A few weeks ago, the Mauna Loa Observatory in Hawaii recorded carbon dioxide levels in the atmosphere at almost 400 parts per million. Many scientists predicted that in reaching this level, we would see more intense storms (like Hurricanes Irene and Sandy); droughts (like the one suffocating the middle of the U.S. for the past year); and heat waves (the 12 hottest years on record have all been in the last 15).
If we keep dumping carbon pollution into the atmosphere, many of these same climate seers predict far worse environmental, economic, and public health consequences. But there are signs that the low-carbon cavalry is coming over the hill to save us, despite political gridlock and turning a willful blind eye to both the problem and the opportunities for positive -- and profitable -- change.
Such optimism can be found in three recent developments that could reverse course before the 400 ppm number soars higher. First, consider that Goldman Sachs is providing $500 million in lease-finance capital to Solar City to help put about 110 megawatts of solar energy systems on residential and commercial rooftops with little or no up-front cost. A 110 mw powerplant isn't huge, but it would power a small town and is only a part of the $40 billion in renewable energy investment that Goldman Sachs plans to make over the next decade.
Equally impressive is the new $2.2 billion Ivanpah Solar Electric Generating System in California's Mojave Desert, built by Bechtel and backed by NRG Solar and Google. Now the world's largest at 377 megawatts, this solar energy project created a lot of jobs and is cutting carbon emissions by more than 400,000 tons per year.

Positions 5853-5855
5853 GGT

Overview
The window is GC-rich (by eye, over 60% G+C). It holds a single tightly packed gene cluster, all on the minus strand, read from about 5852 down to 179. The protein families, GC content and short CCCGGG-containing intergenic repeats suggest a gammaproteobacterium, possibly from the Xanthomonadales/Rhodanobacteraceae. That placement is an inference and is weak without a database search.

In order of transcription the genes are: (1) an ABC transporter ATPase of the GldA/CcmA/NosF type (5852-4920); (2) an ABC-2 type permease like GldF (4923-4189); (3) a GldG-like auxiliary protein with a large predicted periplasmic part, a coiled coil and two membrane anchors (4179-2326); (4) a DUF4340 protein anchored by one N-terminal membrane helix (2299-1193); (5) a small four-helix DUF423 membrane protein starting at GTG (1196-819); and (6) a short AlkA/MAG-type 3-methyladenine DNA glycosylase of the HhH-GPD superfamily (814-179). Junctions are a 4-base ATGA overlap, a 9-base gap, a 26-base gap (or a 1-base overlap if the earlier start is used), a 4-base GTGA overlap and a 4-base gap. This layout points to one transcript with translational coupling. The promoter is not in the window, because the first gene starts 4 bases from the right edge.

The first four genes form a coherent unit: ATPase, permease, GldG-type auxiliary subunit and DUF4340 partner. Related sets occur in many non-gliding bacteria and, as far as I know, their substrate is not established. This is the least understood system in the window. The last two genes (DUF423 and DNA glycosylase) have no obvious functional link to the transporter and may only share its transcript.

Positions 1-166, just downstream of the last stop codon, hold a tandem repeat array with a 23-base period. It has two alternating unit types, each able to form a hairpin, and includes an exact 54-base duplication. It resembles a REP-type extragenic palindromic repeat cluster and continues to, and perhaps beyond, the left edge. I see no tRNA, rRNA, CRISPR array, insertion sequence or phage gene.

But even with these impressive feats of technology and smart investing, the U.S. is lagging behind, meaning we are leaving even greater economic opportunity and jobs on the table. According to Australia's Clean Energy Council, that nation added 2 gigawatts of new solar energy (equal to two nuclear power plants) and created 8,000 jobs in just the last five years, while Germany grew from 2 gigawatts of installed solar in 2005 to over 30 gigawatts today.
So if the U.S. is lagging behind countries like Australia and Germany, why should anyone be optimistic about solving the climate crisis with tools that make economic sense? Perhaps because there are also many similar opportunities at the other end of the financial spectrum.
Cleveland's Chamber of Commerce launched a program to help small businesses finance energy efficiency retrofits to replace inefficient lighting, heating and cooling systems and repay the loans from savings on energy bills. Loans will go up to $50,000, which may not seem like much, but consider that these are jobs and investments that can't be outsourced to India or China.
"It comes down to the bottom line for small businesses," said Nicole Stika, senior director of energy services at the Council of Smaller Enterprises in Cleveland. "They're focused on retaining jobs and being successful. Climate change is not necessarily part of their everyday vocabulary."
The third sign of hope is at a facility in a Los Angeles suburb where grocery chains Ralphs and Food 4 Less are converting outdated or spoiled food, which would otherwise end up in a landfill, into methane and 13 million kilowatt-hours of electricity per year, enough to power more than 2,000 homes. Considering that some 40 percent of food produced in the U.S. is never eaten, there is a lot more of that waste which could be converted into wealth all over the nation. Methane is about 21 times more potent as a heat-trapping gas than carbon dioxide, so these projects are both profitable and very much part of the climate change solution.
We may not have been smart enough to tackle the climate challenge soon enough for those who are already environmental and economic victims, but aligning science and investment capital may finally be a winning formula.